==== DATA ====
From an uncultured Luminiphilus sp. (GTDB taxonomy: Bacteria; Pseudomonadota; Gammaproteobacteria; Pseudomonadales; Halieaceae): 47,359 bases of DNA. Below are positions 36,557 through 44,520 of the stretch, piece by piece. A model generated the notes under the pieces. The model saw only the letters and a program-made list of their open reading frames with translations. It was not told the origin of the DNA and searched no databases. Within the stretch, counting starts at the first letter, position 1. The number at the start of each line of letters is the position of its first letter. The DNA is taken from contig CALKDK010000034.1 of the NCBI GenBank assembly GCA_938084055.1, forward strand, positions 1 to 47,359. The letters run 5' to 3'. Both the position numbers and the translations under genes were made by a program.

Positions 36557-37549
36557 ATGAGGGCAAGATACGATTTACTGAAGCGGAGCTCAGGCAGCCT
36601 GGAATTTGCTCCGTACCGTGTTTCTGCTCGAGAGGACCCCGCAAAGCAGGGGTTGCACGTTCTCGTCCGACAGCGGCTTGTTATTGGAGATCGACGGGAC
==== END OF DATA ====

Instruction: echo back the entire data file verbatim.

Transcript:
From an uncultured Luminiphilus sp. (GTDB taxonomy: Bacteria; Pseudomonadota; Gammaproteobacteria; Pseudomonadales; Halieaceae): 47,359 bases of DNA. Below are positions 36,557 through 44,520 of the stretch, piece by piece. A model generated the notes under the pieces. The model saw only the letters and a program-made list of their open reading frames with translations. It was not told the origin of the DNA and searched no databases. Within the stretch, counting starts at the first letter, position 1. The number at the start of each line of letters is the position of its first letter. The DNA is taken from contig CALKDK010000034.1 of the NCBI GenBank assembly GCA_938084055.1, forward strand, positions 1 to 47,359. The letters run 5' to 3'. Both the position numbers and the translations under genes were made by a program.

Positions 36557-37549
36557 ATGAGGGCAAGATACGATTTACTGAAGCGGAGCTCAGGCAGCCT
36601 GGAATTTGCTCCGTACCGTGTTTCTGCTCGAGAGGACCCCGCAAAGCAGGGGTTGCACGTTCTCGTCCGACAGCGGCTTGTTATTGGAGATCGACGGGAC